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Publication numberUS4002367 A
Publication typeGrant
Application numberUS 05/452,034
Publication dateJan 11, 1977
Filing dateMar 18, 1974
Priority dateFeb 14, 1972
Also published asUSB452034
Publication number05452034, 452034, US 4002367 A, US 4002367A, US-A-4002367, US4002367 A, US4002367A
InventorsWilliam R. Thomas
Original AssigneeOwens-Corning Fiberglas Corporation
Export CitationBiBTeX, EndNote, RefMan
External Links: USPTO, USPTO Assignment, Espacenet
Insulation for a vehicle roof
US 4002367 A
Abstract
Improved roof insulation for vehicles is provided. The insulation includes a layer of glass fibers held by a binder, which layer is flexible and compressible. A non-woven sheet is adhered to the lower surface of the fibrous layer and thereby improves the handleability of the layer and retains particulate material and especially fibers in the layer when being installed in a vehicle. The non-woven sheet also adds a degree of stiffness to the fibrous layer to prevent excessive drape thereof when being installed overhead, and yet the flexibility of the layer is retained. The non-woven sheet also protects the fibrous layer from tearing during installation and preferably can be dyed, which is particularly important when perforate headliners are employed therebelow. A non-woven porous sheet also can be employed on the upper surface of the fibrous layer which further improves the handleability and dimensional stability thereof, and protects the fibrous layer from damage. The upper porous sheet enables adhesive used to affix the layer to the lower or inner surface of the vehicle roof to penetrate the sheet and extend into the fibers. The upper sheet also serves as a net-like reinforcement for the adhesive.
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Claims(5)
I claim:
1. In combination, a vehicle roof panel, adhesive extending over a substantial portion of a lower surface of said roof panel, a compressible, flexible layer of glass fibers held together by a binder, said layer being of substantially uniform thickness and having a shape at least in part corresponding to at least part of the shape of said roof panel, an upper, non-woven, porous fabric adhered to the upper surface of said layer, with a portion of said adhesive extending through interstices in said porous fabric and into contact with fibers of said layer to adhere said layer to the lower surface of said panel with said porous fabric serving as a net-like reinforcement in the adhesive, a lower, cloth-like, non-woven fabric adhered to the lower surface of said layer by the same binder which holds the glass fibers together, said lower, non-woven fabric extending substantially over the entire surface of said layer and also having a shape at least in part corresponding to at least part of the shape of said roof panel, and a headliner separate from said lower, non-woven fabric and located therebelow and covering substantially all of said lower, non-woven fabric.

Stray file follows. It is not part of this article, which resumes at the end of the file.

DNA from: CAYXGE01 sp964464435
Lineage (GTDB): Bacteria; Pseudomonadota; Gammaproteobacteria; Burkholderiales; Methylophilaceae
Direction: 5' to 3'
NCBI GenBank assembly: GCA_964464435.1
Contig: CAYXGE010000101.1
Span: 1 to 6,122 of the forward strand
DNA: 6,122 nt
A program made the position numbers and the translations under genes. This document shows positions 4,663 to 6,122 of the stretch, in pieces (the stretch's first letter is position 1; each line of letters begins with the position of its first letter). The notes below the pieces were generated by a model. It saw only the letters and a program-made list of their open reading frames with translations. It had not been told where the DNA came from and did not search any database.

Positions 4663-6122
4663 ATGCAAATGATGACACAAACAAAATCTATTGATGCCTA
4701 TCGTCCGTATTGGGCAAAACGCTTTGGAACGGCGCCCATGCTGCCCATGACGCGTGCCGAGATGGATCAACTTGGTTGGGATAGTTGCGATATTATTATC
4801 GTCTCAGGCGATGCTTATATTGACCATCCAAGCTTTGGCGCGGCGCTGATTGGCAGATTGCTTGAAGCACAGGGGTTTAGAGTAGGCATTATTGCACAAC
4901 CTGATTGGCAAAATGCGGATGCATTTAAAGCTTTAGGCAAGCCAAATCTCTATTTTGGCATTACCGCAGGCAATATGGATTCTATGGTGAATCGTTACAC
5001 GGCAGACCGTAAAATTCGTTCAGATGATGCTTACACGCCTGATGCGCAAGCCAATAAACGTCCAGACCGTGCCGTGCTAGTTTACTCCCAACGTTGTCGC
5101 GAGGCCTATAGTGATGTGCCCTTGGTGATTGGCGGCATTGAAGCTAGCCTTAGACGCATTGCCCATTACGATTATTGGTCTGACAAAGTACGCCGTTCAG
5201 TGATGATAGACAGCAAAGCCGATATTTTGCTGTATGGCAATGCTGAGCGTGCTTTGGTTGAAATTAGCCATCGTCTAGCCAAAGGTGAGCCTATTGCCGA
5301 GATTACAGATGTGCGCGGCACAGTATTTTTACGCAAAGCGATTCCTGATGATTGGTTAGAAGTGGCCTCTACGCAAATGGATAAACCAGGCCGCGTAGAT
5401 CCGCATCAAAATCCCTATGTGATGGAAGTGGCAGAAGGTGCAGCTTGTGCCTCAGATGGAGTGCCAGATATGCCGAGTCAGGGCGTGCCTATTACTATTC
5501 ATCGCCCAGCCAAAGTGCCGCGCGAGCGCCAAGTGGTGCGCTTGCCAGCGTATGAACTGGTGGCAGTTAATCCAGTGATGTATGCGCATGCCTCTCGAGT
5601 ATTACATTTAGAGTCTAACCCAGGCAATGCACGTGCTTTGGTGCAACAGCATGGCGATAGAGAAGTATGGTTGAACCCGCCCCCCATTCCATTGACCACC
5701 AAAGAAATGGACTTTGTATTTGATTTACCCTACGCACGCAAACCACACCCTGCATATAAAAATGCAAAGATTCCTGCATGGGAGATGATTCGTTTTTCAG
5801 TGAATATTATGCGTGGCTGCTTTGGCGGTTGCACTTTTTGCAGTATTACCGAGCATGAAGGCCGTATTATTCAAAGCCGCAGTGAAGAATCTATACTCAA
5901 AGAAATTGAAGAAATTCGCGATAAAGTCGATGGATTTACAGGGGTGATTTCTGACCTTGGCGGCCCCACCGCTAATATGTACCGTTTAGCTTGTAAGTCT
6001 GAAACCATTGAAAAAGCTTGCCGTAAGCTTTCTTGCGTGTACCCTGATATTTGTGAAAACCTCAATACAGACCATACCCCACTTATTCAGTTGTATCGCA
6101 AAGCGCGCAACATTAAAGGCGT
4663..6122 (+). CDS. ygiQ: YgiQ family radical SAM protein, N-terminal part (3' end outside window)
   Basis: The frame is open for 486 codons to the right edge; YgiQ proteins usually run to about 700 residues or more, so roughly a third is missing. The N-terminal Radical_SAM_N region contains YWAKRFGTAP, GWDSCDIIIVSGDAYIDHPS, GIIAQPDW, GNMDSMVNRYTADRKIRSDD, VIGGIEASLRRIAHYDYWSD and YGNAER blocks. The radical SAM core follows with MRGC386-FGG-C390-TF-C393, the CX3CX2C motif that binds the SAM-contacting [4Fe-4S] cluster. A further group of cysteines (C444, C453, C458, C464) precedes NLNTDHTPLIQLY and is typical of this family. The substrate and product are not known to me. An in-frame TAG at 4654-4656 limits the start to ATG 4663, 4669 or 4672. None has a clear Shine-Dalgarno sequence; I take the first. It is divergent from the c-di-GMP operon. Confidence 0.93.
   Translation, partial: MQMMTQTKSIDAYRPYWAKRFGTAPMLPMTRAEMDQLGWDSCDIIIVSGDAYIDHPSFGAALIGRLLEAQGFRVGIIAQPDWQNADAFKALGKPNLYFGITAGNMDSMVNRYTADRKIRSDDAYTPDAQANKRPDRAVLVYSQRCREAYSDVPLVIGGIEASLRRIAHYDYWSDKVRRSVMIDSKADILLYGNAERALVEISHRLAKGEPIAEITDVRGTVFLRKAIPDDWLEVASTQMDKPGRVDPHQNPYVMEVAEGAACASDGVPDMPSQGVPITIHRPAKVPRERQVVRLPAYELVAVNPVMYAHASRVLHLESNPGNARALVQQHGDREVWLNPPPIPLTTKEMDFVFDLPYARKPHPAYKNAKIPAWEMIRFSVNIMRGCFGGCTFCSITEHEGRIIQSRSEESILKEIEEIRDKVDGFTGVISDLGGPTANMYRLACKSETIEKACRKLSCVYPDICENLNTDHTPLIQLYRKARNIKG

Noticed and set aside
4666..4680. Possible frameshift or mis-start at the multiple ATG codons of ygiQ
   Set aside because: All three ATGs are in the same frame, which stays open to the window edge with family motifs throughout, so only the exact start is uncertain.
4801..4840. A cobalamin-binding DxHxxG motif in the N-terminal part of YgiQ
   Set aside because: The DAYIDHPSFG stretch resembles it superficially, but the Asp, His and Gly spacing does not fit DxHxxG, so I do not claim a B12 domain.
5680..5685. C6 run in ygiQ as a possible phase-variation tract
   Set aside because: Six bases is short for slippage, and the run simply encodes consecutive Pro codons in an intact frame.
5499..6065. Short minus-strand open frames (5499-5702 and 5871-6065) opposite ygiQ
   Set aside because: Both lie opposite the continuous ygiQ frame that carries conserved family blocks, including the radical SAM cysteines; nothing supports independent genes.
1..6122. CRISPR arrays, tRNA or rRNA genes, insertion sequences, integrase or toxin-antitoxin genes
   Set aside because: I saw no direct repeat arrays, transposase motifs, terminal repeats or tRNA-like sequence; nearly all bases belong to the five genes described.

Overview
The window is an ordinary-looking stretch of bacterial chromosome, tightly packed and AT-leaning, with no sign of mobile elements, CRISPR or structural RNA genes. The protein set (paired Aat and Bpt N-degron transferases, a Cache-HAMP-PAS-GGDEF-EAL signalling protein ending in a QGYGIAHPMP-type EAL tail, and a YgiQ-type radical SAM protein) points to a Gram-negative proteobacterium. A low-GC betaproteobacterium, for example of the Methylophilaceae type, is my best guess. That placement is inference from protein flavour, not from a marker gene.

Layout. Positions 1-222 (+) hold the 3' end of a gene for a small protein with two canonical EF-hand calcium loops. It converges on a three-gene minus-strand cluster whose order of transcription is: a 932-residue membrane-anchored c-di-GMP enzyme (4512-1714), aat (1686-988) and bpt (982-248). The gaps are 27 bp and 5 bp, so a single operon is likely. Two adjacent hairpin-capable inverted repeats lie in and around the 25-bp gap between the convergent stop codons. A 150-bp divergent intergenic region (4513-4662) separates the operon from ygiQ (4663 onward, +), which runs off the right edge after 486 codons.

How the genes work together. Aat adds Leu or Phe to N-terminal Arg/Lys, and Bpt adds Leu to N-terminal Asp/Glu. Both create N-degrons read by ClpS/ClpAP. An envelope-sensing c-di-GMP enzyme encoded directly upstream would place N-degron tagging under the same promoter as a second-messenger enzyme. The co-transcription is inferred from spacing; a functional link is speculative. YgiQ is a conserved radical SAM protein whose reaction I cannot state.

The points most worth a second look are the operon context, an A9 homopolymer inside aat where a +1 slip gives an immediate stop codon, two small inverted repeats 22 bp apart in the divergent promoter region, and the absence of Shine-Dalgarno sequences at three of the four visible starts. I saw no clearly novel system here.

2. The combination according to claim 1 characterized by said fabric being made of synthetic fibers and being soft to the touch, flame retardant, and porous.
3. The combination according to claim 1 characterized by said upper porous fabric being in the form of a non-woven net and aiding in reinforcing the adhesion between said layer and said roof panel.
4. The combination according to claim 1 charaterized by said lower fabric being composed of synthetic fibers dyed a dark color and said headliner having openings therein.
5. The combination according to claim 1 characterized by said upper and said lower non-woven fabrics being of the same material.
Description

This is a division of application Ser. No. 228,782 filed Feb. 14, 1972.

This invention relates to a fibrous body with a non-woven sheet on at least one major surface thereof to improve handleability, and more particularly to roof insulation for a vehicle comprising a glass fiber layer with non-woven fabric on at least one surface thereof.

The installation of roof insulation in a vehicle and particularly in an automobile, is difficult since it must be undertaken in a somewhat cramped space and applied overhead. Particulate material will occasionally drop from the fibrous layer of the insulation into the installer's eyes, and fibers may cause irritation to the skin, particularly when the insulation is handled repetitively on a job. The insulation must be flexible to conform to the roof of the vehicle and consequently may drape or droop excessively, hindering installation. Further, the insulation may tear or otherwise be damaged when being installed.